Patient demographic data and clinical and procedure-related characteristics are summarized in Table 1. Of the 217 eligible patients who underwent LLIF procedures, a total of 191 (235 fusion levels) had all required clinical and radiographic data and returned for scheduled follow-up visits in the first 12 months with a median (IQR) follow-up of 24 months (12–40 months). Of the 191 patients, 147 underwent fusion at one level and 44 underwent fusion at 2 contiguous levels. Thirteen patients (6.8%) experienced unsuccessful indirect decompression at any level, giving an overall success rate of 93.2% (178 of 191). Demographic and baseline characteristics were similar between the groups. The overall median (IQR) age was 65 years (59–73 years), with a female predominance (93%, 178 of 191). The most common diagnoses were degenerative spondylolisthesis, followed by adjacent segment disease, degenerative disc disease, or herniated nucleus pulposus in 32.5%, 26.7%, and 14.1%, respectively. The most commonly operated level was L4–5 (56%). Patients in the failure group had a fixation type of anterolateral plate more than those in the success group, whereas other procedure-related characteristics did not differ between the groups, including the number of treated levels, different fusion segments, different approach directions (either OLIF or XLIF), cage profile, use of O-arm navigator, and follow-up period. In 67 patients who had a BMD available, the median (IQR) BMD was significantly lower in the failure group: -2.7 (-2.8 to -2.2) versus -1.0 (-1.7 to 0.1) respectively; p<0.001.
All patient-reported outcomes, including ODI, VASL, and VASB score following surgery in the success group showed statistically significant improvements compared to the failure group at all follow-up assessments. The average ODI changes in the success group and the failure group were -29.3±17.2 and 1.4±9.6, respectively. The VASL changes were -4.6± 3.5 and -1.7± 2 while the VASB changes were -4.6± 3.5 and -1.5± 2.3, respectively. The median time to reoperation with additional direct decompression in the failure group was 4.5 months (range, 2.5–6.0 months).
The preoperative and postoperative radiographic factors are shown in Table 2. Reducible disc height was the only preoperative parameter that differed significantly between the success and failure groups, with a median (IQR) of 14.3% (8.7%–22.1%) and 8.0% (5.1%–11.6%), respectively (p<0.001). Postoperative radiographic factors that differed significantly between the outcome groups were postoperative disc height and cage subsidence. Postoperative disc height was higher in the success group than the failure group at a median (IQR) of 12.2 mm (10.5–13.4 mm) and 9.4 mm (8.5–11.5 mm), respectively. Likewise, cage subsidence grading was also higher in the success group at median (IQR) of 2.0 (0–3.2) and 5.1 (2.5–8.8), respectively. Overall mean fusion rate of LLIF in this study was 93.2%, which was not significantly different between both groups. The fusion rate also did not differ by the number of fused levels.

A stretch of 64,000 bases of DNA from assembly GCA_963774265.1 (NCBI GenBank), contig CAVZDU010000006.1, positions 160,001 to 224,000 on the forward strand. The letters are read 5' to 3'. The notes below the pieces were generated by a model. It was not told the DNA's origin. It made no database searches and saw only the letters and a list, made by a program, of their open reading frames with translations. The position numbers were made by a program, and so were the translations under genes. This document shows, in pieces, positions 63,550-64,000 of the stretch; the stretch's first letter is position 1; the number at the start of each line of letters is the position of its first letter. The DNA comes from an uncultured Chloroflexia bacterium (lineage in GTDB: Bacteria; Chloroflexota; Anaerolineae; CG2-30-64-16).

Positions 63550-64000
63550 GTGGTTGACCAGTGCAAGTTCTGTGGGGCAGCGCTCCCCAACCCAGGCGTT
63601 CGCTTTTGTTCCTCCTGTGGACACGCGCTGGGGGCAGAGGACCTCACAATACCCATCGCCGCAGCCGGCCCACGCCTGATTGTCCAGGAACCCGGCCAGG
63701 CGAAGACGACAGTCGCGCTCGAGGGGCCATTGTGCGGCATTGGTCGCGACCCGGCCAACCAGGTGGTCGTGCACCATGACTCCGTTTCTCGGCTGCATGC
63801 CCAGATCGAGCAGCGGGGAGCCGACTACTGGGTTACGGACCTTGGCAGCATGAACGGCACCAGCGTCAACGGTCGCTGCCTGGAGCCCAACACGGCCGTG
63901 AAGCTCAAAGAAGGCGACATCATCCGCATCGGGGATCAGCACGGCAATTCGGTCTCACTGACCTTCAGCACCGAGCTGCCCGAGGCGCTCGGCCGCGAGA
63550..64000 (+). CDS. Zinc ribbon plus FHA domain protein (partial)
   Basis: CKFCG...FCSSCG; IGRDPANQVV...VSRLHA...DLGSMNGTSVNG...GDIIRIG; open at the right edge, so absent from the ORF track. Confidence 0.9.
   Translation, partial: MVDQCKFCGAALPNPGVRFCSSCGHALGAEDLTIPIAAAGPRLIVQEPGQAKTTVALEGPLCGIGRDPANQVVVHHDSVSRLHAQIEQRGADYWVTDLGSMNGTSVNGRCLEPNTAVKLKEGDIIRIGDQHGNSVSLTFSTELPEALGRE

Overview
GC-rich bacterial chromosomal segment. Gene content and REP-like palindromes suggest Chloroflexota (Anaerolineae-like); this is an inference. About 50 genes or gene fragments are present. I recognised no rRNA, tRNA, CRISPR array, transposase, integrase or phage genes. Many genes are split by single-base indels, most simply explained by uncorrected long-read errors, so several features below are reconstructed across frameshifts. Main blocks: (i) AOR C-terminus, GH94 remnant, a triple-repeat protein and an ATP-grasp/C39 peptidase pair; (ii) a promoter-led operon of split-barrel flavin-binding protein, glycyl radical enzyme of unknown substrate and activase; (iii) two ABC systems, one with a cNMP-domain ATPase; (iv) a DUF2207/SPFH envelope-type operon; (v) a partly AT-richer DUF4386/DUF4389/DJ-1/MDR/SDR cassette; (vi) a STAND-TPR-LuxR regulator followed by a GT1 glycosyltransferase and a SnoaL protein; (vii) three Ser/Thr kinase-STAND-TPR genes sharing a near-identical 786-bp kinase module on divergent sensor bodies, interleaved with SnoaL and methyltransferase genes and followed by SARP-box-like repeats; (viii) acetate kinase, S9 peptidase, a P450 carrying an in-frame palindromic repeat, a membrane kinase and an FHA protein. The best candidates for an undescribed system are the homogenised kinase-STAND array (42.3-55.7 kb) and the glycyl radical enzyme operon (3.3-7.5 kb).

In our ROC curve analysis, we assessed cutoff thresholds that maximized the ability of the continuous parameters to discriminate patients with failure. The cutoffs were BMD T-score < -2.1 (AROC= 0.84; 95% CI, 0.64–1.0), reducible disc height < 13% 0.71 (0.61–0.80), and postoperative disc height ≤ 10 mm 0.69 (95% CI, 0.56–0.83). The sensitivity, specificity, and AROC of these parameters at their cutoff points are shown in Table 3. Five factors showed an association with failure in the univariate analysis (Table 4). Of these, BMD assessments were only conducted in 35% of the study participants, therefore we were unable to adjust for this variable in our multivariable model. In the model that adjusted for the remaining factors, 3 factors were independently associated with a significantly increased risk of failure. These were high-grade subsidence (OR, 13.9; 95% CI, 3.4–56.0; p<0.001), reducible disc height < 13% (OR, 18.9; 95% CI, 3.8–93.9; p<0.001), and postoperative disc height ≤ 10 mm (OR, 3.6; 95% CI, 0.98–12.9; p=0.054). In those with none of these risk factors, the predicted failure probability (95% CI) was 0.3 (0%–0.8%). The combination of high-grade subsidence, postoperative disc height ≤ 10 mm, and reducible disc height < 13% resulted in a predicted failure probability of 71.7% (44.9%–98.5%).

DISCUSSION

In this study, we reported the rate of indirect decompression failure after applying our selection criteria to be as low as 6.8% which was relatively lower than those reported in previous studies [8,9,17-19]. All criteria were made of patient characteristics which all of them were nonmodifiable patient factors, so we believed that these factors would comprise a practical prerequisite for the procedure. While the analyzed risk factors leading to failure were modifiable factors either preoperatively or intraoperatively. These factors should be adjusted to optimize the outcomes. The identified risk factors leading to indirect decompression failure in this study included low BMD, low preoperative reducible disc height, low postoperative disc height, fixation with anterolateral plate and high-grade subsidence. The reported rate of failure in a study by Oliveira et al. [19] showed that 9.5% of patients had insufficient relief of nerve compression symptoms and required additional direct posterior decompression. The causes of failure were identified to be cage subsidence, loss of sagittal alignment correction, and persistent central and foraminal stenosis. Rentenberger et al. [20] reported an 18.8% surgical revision rate due to neurological symptoms, pain, or radiculopathy, while other studies have reported significantly higher failure rates. The rate of additional posterior decompression after XLIF was 60% in a study reported by Kim et al. [21], and Park et al. [8] reported that the need for direct decompression and instrumentation in a second operation was as high as 72.1% in patients with leg pain that improved ≤ 50% after the index procedure.